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Play provides voice to combat impediments

Enlightened look at overcoming speech difficulty

Enlightened look at overcoming speech difficulty

As the S2s spill into the large drama studio, they look decidedly unimpressed and unenthused. The boys grab the front seats, the girls lounge behind. They obviously have no expectations about what will happen next.

In the middle of the floor sit the three actors, dressed in T-shirts and jeans, looking ordinary. But within minutes, things change; the atmosphere is charged. The girls are sitting up a bit straighter. Practically every boy is sitting forward, chin in hands. One is leaning forward so far, his teacher has to pull him back.

There is no low-level chatting, no nudging neighbours. Loud laughter erupts frequently. Yet the subject isn't that funny. A boy explains his experiences at school and how he hides his "differences" to fit in. Only his dog saves him from a beating.

The play that the S2s from Wester Hailes Education Centre are watching is the culmination of months of collaboration between young people who stammer, playwright Davey Anderson and Glasgow's TAG Citizens' Theatre. Funded by the Scottish Arts Council and Scottish Power, the group has produced a powerful, funny play based on real experiences where Danny, the main character, reveals to what lengths he has gone to hide his stammer.

The professional actors, Mary Gapinski, Steven Rae and William Ruane, play a variety of roles, dancing round one another in a fast and furious manner. The only constant is Mr Ruane, who plays Danny.

The idea was the brainchild of Jan Anderson, organiser of the British Stammering Association Scotland, who was looking for ways to work creatively with people who stammer. "It began as something for young people to do together, to use performance to build confidence, but then it grew bigger and bigger. With TAG expertise and direction, it expanded into the play and then into the schools programme," she says.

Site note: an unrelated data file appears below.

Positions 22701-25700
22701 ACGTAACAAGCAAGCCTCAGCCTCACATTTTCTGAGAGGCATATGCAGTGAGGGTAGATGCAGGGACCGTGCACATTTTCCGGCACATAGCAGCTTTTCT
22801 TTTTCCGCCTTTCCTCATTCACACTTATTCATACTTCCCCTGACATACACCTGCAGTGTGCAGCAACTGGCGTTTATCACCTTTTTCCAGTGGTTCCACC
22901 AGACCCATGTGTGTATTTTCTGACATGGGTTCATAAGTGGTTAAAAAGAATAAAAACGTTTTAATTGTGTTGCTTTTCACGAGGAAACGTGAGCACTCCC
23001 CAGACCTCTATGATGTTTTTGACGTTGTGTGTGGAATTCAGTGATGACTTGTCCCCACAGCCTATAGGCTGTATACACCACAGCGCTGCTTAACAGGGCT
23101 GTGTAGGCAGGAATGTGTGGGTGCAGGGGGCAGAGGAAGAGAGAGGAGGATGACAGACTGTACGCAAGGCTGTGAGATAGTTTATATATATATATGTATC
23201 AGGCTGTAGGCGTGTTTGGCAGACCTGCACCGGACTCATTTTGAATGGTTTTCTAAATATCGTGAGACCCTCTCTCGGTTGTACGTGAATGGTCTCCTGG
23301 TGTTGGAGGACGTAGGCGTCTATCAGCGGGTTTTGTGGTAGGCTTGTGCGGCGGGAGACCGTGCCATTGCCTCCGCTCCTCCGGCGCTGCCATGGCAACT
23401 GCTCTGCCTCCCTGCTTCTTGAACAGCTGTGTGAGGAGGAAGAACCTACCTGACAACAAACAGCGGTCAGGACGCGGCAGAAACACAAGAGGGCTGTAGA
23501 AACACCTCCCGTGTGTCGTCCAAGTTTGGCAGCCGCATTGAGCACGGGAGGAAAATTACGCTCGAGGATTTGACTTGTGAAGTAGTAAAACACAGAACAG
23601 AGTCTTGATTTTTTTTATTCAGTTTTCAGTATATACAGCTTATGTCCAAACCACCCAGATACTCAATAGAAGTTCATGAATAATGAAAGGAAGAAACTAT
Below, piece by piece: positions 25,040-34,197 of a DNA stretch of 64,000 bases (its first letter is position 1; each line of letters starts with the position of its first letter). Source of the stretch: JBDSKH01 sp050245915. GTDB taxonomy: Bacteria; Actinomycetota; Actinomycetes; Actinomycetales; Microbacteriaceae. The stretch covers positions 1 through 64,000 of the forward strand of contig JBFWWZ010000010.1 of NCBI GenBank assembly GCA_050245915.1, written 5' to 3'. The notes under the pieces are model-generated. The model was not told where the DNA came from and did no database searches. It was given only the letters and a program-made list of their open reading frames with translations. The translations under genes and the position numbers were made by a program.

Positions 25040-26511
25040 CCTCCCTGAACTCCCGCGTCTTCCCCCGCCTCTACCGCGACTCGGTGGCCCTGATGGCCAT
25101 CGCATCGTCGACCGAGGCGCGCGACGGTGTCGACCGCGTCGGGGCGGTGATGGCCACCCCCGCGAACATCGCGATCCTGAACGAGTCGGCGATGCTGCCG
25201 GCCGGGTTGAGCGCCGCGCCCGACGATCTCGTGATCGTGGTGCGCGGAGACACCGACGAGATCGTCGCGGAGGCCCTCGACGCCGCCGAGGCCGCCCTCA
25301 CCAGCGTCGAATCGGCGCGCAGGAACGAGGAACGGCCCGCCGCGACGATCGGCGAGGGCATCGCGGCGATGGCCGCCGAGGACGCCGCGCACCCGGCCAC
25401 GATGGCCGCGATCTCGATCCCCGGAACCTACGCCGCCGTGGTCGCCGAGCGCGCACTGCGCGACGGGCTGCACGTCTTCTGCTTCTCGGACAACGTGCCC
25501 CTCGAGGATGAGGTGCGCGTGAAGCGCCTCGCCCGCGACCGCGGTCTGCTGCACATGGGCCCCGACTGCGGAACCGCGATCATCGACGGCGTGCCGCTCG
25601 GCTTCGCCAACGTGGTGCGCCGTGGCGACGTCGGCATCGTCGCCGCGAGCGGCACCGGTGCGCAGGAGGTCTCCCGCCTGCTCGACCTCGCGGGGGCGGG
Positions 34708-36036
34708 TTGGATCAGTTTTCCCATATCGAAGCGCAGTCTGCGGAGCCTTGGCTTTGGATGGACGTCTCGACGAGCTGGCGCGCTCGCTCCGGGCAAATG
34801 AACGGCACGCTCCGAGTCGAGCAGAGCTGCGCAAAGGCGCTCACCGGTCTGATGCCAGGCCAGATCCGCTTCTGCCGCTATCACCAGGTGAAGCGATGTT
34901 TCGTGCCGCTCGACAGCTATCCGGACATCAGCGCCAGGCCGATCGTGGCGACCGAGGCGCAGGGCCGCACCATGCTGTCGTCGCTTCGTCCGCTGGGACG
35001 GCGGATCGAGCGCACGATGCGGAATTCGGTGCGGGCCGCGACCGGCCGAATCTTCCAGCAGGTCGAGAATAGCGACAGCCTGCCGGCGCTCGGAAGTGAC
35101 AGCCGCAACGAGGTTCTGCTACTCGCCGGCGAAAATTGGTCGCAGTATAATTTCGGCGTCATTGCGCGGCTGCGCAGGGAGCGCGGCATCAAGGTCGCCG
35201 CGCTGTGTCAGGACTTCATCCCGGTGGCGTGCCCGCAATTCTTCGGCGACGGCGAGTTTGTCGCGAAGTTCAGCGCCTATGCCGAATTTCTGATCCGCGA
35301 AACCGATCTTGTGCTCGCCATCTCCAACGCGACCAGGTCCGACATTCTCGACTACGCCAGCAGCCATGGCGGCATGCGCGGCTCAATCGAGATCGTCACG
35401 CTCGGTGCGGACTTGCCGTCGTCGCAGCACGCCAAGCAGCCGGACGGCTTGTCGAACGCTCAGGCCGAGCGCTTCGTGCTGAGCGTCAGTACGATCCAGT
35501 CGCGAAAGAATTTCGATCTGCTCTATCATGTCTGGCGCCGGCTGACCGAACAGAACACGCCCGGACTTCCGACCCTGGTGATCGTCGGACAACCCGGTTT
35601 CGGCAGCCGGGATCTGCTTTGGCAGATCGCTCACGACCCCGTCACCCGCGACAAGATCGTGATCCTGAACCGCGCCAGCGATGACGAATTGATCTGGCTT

"We wanted to take it into schools to explore tolerance and raise awareness. And we wanted to address a period of heightened anxiety for those with speech difficulties."

The play highlights the tensions of transition; a time when stammering can re-emerge for some and make young people feel awkward. Danny deals with his problems by avoiding talking and deflecting attention onto others. On stage, Mr Ruane (who is recognised by one pupil from the film Sweet Sixteen) refuses to answer his teachers, feigns a yawn and picks on other pupils to shift attention away from himself. This works until another boy arrives at school who isn't embarrassed by his stutter.

But while the focus is on stammering, it could be anything which sets an individual apart from his or her peers. The young people at WHEC recognise this. "Drama is good because you do get to explore different things," says Enya Robertson, 13. "This was fun. We've looked at drugs and at arson and such like. Using drama makes you look at things in a different way."

The play is touring 25 secondary schools in Edinburgh, Glasgow and South Lanarkshire, but other schools will be able to benefit, as the funding has allowed TAG to film the play for a DVD and produce teacher resources to support it.

"We had hoped to put it on Glow, but Equity rules disallow that, so we are producing a DVD of which we hope (funding permitting) to send copies to schools from early summer," says Louise Brown, acting education officer at TAG Citizens.

The resource has been developed to support personal and social health education, to help classes explore diversity and tolerance. However, Bruce Henderson, drama teacher at WHEC, is to use the play in his module on bullying in the summer term. "The pupils have really engaged with the play. I saw one girl, who is a little bit challenging, telling her friends to shush," he says. "I'm delighted to receive new resources for class, especially when I know they will enjoy it."

The pupils seem delighted as well and, although there is some low-level chatting and a bit of fidgeting during the workshop after the play, hands are still flying into the air to answer questions. The young people have no difficulty in speaking out, but they do have more awareness that there are some who may.


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